Sigh. How on Earth did I end up in this clusterfuck of a movie?
 
I once did Molière at the Comédie-Française. That was a great summer.
 
Oh God, who am I kidding? That was the best summer of my life.
 
This is my agent’s fault. I’m going to push him off the top of the Sacré-Cœur.
 
Shit—did I remember to put cat food in the bowl this morning?
 
Well, it’ll have a short, deeply embarrassing run in cinemas, and then maybe I’ll spend a few years in Canada, and when I get back this abomination will have been forgotten forever.
 

Wait—so this internet thing you’re talking about will be globally available and filled with every shitty old movie ever made?


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History Rewind
The headlines that mattered yesteryear.
September 22
1910—Duke of York's Cinema Opens
The Duke of York's Cinema opens in Brighton, England, on the site of an old brewery. It is still operating today, mainly as a venue for art films, and is the oldest continually operating cinema in Britain.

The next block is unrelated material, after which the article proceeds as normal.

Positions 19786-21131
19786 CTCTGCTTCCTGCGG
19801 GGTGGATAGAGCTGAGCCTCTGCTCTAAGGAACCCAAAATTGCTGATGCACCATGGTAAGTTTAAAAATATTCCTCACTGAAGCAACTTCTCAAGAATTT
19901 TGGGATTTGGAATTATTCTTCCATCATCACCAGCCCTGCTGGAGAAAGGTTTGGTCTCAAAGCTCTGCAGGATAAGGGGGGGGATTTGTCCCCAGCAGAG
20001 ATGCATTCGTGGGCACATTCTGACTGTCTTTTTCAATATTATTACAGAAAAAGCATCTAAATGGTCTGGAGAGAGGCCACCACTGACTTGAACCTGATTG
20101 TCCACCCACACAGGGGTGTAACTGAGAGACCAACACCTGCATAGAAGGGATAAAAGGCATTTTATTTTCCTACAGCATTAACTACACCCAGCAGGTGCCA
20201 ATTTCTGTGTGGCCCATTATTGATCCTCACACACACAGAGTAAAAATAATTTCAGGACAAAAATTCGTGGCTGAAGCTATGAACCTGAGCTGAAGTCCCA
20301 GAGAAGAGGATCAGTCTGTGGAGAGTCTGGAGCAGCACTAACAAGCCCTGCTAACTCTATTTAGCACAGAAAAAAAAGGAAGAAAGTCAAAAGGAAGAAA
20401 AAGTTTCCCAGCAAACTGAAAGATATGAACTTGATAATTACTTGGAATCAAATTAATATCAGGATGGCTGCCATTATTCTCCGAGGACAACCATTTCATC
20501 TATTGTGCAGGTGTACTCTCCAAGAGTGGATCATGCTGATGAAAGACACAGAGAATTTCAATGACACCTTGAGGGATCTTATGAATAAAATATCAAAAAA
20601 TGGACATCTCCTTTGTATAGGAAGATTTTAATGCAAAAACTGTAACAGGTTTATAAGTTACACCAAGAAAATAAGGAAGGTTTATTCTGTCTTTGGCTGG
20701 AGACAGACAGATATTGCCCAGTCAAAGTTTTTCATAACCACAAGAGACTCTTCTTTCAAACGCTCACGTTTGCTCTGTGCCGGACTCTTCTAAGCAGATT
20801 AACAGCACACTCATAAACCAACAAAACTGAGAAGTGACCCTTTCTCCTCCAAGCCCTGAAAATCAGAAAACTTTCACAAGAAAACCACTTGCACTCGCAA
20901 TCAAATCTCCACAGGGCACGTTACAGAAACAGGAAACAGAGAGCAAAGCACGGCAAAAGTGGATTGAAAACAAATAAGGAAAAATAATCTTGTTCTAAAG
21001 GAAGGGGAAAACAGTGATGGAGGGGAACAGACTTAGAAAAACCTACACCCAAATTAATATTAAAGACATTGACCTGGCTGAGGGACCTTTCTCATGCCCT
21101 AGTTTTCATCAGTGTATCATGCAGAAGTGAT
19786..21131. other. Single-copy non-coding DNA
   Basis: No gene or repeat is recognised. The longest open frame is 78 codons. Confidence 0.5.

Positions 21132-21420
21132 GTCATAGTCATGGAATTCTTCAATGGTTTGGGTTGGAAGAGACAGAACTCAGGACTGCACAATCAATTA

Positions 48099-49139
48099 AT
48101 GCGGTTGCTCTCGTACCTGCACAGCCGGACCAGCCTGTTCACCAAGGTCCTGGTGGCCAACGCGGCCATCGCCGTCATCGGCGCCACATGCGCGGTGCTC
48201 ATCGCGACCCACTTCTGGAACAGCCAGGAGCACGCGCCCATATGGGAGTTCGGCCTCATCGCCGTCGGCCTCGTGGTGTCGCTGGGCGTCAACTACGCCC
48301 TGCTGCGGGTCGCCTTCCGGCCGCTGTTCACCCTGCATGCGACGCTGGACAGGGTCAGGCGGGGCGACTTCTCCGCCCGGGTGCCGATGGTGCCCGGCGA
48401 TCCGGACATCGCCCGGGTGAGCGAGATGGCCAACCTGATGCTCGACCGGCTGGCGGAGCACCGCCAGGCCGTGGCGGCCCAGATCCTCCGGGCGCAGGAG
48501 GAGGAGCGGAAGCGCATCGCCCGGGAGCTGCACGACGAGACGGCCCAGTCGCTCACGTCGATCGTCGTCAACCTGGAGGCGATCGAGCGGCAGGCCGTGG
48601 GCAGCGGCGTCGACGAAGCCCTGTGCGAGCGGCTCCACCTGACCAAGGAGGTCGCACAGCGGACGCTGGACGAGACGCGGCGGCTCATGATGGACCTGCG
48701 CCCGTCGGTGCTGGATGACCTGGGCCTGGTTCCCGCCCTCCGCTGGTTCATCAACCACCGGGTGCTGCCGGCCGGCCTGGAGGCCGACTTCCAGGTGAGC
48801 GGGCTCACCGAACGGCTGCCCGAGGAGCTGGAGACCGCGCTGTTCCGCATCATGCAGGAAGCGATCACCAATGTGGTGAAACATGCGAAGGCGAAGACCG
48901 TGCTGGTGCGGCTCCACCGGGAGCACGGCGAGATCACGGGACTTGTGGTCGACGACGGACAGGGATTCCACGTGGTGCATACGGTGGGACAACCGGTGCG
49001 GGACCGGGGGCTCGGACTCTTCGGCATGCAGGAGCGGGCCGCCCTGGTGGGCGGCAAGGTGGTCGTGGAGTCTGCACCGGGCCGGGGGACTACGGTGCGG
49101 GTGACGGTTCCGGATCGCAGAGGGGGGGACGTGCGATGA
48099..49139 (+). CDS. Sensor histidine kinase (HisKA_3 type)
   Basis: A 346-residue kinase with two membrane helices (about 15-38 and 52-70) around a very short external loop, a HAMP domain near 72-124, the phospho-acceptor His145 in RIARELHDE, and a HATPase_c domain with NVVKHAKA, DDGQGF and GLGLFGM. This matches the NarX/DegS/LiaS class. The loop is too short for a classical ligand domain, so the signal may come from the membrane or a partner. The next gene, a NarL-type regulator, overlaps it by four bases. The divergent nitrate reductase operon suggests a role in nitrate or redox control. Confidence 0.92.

1975—Gerald Ford Assassination Attempt
Sara Jane Moore, an FBI informant who had been evaluated and deemed harmless by the U.S. Secret Service, tries to assassinate U.S. President Gerald Ford. Moore fires one shot at Ford that misses, then is wrestled to the ground by a bystander named Oliver Sipple.
September 21
1937—The Hobbit is Published
J. R. R. Tolkien publishes his seminal fantasy novel The Hobbit, aka The Hobbit: There and Back Again. Marketed as a children's book, it is a hit with adults as well, and sells millions of copies, is translated into multiple languages, and spawns the sequel trilogy The Lord of Rings.
September 20
1946—Cannes Launches Film Festival
The first Cannes Film Festival is held in 1946, in the old Casino of Cannes, financed by the French Foreign Affairs Ministry and the City of Cannes.